May 27, 2014

From Jewish Christians to Christian Jews

The movement known as Messianic Judaism began as Hebrew Christianity. I think the name change is quite telling. Whereas the movement originally identified itself primarily with Christianity (Christians who are also Jewish), it now identifies itself as primarily Jewish (Jews who are also Christian).

Following the war and in response to lingering anti-Semitic attitudes, efforts were made to establish separate Jewish Christian congregations. . . . In the 1960s, a new generation began to make its presence felt. Impacted by the anti-Establishmentarian views of those years, they had little allegiance to the church and a strong desire to distinguish themselves. They began to call for the adoption of Jewish traditions and a more aggressive assertion of Jewish identity. The American branch evolved from what was originally known as "Hebrew Christianity" into today's "Messianic Jewish Movement." [1]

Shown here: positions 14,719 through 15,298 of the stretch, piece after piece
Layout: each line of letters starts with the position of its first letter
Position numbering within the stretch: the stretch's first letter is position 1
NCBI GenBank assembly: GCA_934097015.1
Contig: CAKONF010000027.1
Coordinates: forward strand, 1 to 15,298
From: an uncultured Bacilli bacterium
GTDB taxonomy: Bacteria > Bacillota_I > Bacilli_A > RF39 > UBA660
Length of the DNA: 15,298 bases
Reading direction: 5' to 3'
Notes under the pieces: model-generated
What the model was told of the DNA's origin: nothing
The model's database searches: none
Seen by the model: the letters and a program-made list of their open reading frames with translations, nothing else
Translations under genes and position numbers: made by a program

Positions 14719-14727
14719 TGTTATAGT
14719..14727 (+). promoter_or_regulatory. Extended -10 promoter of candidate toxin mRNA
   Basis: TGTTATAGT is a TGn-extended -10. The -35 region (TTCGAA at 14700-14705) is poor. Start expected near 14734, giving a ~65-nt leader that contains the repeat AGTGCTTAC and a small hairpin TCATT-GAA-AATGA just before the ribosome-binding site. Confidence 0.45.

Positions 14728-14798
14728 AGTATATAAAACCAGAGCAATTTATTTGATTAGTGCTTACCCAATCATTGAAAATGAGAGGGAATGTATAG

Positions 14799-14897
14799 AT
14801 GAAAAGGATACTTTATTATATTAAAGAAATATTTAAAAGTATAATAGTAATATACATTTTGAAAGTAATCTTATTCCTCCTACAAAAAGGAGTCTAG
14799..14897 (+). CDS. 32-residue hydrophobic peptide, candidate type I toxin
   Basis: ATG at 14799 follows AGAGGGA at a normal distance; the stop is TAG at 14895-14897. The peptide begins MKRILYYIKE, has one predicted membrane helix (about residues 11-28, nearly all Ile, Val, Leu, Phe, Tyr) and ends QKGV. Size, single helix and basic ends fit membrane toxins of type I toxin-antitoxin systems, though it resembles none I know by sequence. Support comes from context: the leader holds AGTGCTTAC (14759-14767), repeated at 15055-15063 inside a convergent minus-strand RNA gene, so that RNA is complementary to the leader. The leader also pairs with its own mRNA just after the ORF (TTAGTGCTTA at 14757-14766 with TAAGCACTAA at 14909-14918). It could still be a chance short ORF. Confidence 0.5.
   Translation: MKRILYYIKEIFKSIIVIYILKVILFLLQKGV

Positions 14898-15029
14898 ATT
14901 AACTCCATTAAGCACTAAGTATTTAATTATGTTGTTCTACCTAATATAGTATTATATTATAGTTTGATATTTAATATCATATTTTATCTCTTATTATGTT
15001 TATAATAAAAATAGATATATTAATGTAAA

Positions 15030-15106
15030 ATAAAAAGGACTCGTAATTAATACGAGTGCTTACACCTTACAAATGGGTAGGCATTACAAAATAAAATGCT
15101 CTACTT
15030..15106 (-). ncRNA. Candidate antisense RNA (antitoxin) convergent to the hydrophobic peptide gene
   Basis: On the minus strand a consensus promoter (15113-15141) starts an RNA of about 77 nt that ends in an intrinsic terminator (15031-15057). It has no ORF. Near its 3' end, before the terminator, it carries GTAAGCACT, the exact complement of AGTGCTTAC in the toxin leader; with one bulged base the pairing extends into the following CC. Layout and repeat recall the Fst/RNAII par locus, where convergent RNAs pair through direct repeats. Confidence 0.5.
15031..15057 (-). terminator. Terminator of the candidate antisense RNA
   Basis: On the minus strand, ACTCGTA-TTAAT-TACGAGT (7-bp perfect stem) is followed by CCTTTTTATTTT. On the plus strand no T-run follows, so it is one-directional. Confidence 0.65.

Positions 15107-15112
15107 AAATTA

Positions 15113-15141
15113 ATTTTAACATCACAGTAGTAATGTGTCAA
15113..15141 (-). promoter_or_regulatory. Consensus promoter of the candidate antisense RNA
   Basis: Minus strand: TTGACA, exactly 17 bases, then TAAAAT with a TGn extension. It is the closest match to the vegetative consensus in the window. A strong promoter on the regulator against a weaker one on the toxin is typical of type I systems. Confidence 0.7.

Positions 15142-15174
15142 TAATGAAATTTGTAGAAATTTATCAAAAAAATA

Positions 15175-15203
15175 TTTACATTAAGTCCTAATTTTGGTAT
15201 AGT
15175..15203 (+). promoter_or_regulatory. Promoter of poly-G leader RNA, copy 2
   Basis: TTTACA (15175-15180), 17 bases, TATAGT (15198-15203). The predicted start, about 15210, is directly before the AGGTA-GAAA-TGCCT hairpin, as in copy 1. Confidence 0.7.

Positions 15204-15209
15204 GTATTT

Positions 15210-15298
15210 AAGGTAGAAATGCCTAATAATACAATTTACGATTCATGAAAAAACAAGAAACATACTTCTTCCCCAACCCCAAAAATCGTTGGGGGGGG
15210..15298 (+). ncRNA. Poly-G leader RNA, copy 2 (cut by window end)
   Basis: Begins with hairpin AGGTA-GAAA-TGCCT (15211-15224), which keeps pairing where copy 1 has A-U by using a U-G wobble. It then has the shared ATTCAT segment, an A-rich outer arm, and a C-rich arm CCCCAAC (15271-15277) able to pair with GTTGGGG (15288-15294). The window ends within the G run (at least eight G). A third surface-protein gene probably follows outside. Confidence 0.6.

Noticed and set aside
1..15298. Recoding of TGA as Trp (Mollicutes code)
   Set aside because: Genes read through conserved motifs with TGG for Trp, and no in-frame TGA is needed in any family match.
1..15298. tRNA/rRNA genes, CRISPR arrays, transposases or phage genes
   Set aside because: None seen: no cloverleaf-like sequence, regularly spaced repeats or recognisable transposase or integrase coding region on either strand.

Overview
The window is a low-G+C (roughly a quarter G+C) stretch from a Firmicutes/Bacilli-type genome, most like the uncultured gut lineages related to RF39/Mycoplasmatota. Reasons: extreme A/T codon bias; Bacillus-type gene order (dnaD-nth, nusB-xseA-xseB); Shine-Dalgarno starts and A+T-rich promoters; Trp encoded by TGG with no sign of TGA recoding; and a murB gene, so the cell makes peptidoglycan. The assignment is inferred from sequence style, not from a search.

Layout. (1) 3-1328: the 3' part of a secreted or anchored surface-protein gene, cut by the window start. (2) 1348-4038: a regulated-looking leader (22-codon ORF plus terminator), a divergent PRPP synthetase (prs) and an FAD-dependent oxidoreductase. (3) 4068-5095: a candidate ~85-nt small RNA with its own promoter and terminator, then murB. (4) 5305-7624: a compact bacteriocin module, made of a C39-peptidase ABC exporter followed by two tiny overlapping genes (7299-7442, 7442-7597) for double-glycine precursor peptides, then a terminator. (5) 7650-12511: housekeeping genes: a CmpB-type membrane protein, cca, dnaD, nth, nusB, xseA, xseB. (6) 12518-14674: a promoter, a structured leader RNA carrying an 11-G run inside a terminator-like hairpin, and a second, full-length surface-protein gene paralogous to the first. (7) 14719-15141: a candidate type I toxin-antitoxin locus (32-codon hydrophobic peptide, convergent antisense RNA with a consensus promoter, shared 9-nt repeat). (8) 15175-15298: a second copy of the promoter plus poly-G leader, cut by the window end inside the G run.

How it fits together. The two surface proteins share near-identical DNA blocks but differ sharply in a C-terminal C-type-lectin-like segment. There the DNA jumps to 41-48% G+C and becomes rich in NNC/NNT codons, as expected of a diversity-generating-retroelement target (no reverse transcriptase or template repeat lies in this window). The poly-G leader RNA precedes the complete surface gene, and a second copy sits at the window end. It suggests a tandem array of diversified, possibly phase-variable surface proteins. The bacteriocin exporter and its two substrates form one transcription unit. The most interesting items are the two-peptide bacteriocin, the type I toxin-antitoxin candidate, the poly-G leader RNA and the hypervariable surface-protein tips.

. . . 
The old guard were largely fundamentalistic Christians of Jewish origin who were conscious of their Jewishness, avidly supported the Zionist Movement, active in their opposition to anti-Semitism, and eager to promote the gospel among their people. But most saw no room for what is now the Messianic Movement. [2]

1. Baruch Maoz, Come, Let Us Reason Together: The Unity of Jews and Gentiles in the Church (P&R Publishing, 2012), p. 204.
2. ibid, emphasis added.

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